Steve Georgallis has around four decades worth of experience with rugby league.

Georgallis spent hours playing with his mates at the local park as a young boy before making his way up to the NRL playing mostly with the Eastern Suburbs Roosters and Western Suburbs Magpies.

These days he holds a colourful career in coaching having looked after the Penrith Panthers, West Tigers and the Canterbury-Bankstown Bulldogs to name a few.

The newly appointed North Queensland Cowboys assistant coach talks to Neos Kosmos about his hopes to lead Greece’s national team to victory and keeping his cool during matches.

READ MORE: Passion to profession: Players from the women’s Greek National Rugby team head to Wales

What drew you to rugby league?

The funny thing is that I was playing soccer up until the age of 10 and obviously my father being of Greek heritage didn’t know too much about rugby league but we lived across the road from a park where rugby league was played.

Most of my friends in the area were playing rugby league at the time so that’s what probably got me involved and I really enjoyed it. 40 years later I’m still involved.

It’s game day, what do you do to get in the zone before the match?

I haven’t really changed much, on game day I’m pretty relaxed. I’ve done most of my prep during the week so I’m pretty confident come game day. We’ve marked everything off that we need to as coaches, it was about the same when I was playing.

To get me in the zone, I’m more or less going over the notes from the week looking at how we’re going to play and what the threat.

Top 3 training songs?

Anything from the 80s to be honest because some of the music they play these days I don’t really get into it. It pretty out there. We just put the 80s or the 90s hits on.

Steve Georgallis (centre) was the Interim Head Coach for Canterbury-Bankstown Bulldogs NRL in 2020 Photo: AAP Image via Joel Carrett

What do you find most challenging about the game?

The basic concepts of the game haven’t changed. For me, the most challenging this is that I feel that the players or the athletes are younger. When I was playing, you probably wouldn’t get to the top level until you were 22, 23. Now you’ve got 17, 18 year old kids playing in top level.

We worked for everything that we got when we were younger in the 80s and the 90s, but now it’s got to be there straight away. It’s the technology, it’s just that era where everything has to come straight away. So what’s most challenging is trying to explain to them that it’s going to take a while to reach the top level or don’t be in a rush to get there. There’s a lot of learning to be done on the way.

What has been a highlight in your career thus far?

In 2018 when we won the reserve grade competition and obviously making the World Cup, Greece’s first time ever making the Rugby League World Cup.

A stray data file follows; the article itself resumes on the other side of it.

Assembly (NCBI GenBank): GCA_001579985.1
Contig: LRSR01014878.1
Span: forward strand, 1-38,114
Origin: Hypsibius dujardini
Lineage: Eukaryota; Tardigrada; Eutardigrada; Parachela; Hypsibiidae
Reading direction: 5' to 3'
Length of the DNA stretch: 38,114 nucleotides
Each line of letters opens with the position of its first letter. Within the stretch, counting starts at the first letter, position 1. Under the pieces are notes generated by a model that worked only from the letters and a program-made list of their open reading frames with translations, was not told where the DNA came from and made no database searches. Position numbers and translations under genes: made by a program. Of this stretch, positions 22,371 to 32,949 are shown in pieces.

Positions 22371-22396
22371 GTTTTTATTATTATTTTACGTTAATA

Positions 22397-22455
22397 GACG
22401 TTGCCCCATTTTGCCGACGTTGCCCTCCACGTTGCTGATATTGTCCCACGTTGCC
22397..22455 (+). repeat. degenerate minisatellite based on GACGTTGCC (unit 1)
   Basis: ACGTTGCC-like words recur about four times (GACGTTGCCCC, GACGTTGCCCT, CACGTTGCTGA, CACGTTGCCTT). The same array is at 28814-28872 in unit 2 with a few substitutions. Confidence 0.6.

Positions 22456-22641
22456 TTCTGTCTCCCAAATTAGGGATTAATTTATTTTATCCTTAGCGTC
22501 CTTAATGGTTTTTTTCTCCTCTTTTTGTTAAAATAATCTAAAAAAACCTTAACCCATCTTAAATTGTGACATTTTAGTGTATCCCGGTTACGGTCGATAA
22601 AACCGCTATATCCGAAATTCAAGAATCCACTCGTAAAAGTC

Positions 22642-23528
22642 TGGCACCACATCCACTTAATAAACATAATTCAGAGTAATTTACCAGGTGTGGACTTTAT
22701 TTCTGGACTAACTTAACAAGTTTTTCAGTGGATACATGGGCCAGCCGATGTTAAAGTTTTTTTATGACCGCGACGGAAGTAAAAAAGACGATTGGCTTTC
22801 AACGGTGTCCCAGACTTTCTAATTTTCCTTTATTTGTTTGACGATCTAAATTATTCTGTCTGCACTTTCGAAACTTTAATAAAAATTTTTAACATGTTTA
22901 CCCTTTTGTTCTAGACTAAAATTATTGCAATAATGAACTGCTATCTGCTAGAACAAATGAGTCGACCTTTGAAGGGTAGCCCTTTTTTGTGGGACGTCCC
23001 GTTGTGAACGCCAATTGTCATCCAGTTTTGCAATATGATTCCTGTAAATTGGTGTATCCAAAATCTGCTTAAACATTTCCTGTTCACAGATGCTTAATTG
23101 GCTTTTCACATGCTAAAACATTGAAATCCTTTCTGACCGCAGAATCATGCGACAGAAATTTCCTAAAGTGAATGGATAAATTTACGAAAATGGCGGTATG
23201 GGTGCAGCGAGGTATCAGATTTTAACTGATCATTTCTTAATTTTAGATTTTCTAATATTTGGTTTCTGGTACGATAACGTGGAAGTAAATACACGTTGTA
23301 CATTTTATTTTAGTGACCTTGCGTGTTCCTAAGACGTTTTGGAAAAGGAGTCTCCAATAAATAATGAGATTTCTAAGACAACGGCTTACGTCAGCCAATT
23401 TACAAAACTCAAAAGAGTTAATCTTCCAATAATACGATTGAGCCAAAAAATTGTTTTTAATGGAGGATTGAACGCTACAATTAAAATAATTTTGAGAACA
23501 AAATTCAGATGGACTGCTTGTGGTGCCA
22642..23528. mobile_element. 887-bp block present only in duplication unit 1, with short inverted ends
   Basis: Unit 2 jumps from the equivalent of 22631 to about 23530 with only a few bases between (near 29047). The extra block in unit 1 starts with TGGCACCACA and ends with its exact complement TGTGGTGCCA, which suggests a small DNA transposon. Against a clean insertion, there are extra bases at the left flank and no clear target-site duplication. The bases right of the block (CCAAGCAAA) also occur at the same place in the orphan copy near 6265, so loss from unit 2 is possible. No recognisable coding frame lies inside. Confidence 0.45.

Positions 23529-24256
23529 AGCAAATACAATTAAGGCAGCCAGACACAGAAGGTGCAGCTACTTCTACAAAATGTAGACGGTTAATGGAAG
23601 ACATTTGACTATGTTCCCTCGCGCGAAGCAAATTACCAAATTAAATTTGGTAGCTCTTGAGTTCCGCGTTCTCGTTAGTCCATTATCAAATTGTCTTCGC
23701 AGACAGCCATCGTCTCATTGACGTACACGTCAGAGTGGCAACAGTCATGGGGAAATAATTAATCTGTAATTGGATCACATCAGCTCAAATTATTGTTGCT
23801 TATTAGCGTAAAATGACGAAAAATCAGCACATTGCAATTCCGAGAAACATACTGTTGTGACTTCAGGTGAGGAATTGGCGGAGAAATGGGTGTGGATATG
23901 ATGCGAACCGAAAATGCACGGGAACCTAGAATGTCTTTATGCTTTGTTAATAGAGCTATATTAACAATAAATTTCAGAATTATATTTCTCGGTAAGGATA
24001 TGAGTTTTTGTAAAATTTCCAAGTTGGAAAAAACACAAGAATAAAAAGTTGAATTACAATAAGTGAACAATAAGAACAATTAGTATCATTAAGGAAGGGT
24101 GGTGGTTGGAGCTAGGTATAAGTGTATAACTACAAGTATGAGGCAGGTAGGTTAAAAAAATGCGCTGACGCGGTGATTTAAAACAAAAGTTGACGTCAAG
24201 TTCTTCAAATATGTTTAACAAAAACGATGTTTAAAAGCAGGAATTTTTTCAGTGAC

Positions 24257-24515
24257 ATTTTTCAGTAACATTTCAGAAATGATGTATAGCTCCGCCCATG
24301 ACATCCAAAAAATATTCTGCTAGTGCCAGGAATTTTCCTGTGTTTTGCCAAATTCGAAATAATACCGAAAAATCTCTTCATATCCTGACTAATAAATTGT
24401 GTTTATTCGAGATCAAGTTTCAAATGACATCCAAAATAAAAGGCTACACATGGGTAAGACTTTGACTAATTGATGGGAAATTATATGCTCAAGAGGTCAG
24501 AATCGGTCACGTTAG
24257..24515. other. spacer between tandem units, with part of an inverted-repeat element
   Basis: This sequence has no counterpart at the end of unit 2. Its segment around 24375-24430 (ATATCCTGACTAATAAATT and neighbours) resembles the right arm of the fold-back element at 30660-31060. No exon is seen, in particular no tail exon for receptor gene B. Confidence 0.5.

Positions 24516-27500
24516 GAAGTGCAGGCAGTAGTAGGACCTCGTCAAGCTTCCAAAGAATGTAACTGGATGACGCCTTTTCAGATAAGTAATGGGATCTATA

How has rugby league impacted your life?

Other than it being an income source, it’s allowed me to travel the world. I’ve been to some different countries; Japan, Serbia, countries that I never thought I’d go to, to play or to coach games. I played in England so I was able to do a bit of Europe, so it allowed me to do all those sorts of things and learn and educate myself along the way.

What is something you learned about yourself throughout your experience in coaching?

You probably see a lot of coaches, when they’re out there they’re losing it and going nuts in the box. That’s one thing I’ve learnt, that no matter what you do or what you say, you can’t control what’s happening on the football field. All the work you need to do for a game is during the week and whatever happens on the field you can’t change.

You can tweak it at half time and make a few adjustments but if you lose control, your players will lose control. The more control you show as a coach, the more the players have control in their performance on the football field.

What do you hope to achieve in the next year?

It’s pretty cutthroat in the NRL so to have a job at the end of the year. I’m signed for three years but that could mean anything these days and have a successful World Cup tournament at the end of 2021. Hopefully it goes ahead in England. At the moment they’ve said it’s full steam ahead and we won’t have to be in a bubble.

In 2011 Steve Georgallis coached the Penrith Panthers Photo: AAP Image via Action Photographics/Colin Whelan

What’s something someone might be surprised to learn about you?

With a name like Georgallis I’ve got Greek background but what a lot of people don’t realise is my mum’s actually Dutch. She was born in Holland and came out here. The other one would be is that I’m a P.E. teacher by trade.

Favourite way to unwind after a game?

Just a beer at the pub!

How did COVID disrupt your coaching?

I don’t think it disrupted our coaching, I think it actually helped our coaching because we’re all close and so together. We had a small group, education wise and footy wise we were always getting on with one another, we became really close as a team.

I think the only thing it really affected was the fact that we didn’t have a crowd, a lot of the players love playing in front of crowds and their families. A lot of their families were not able to make it to the footy either which was pretty disappointing for most of the players.

What are you most looking forward to in 2021?

Playing in front of crowds, in a full house and everyone getting back to normality.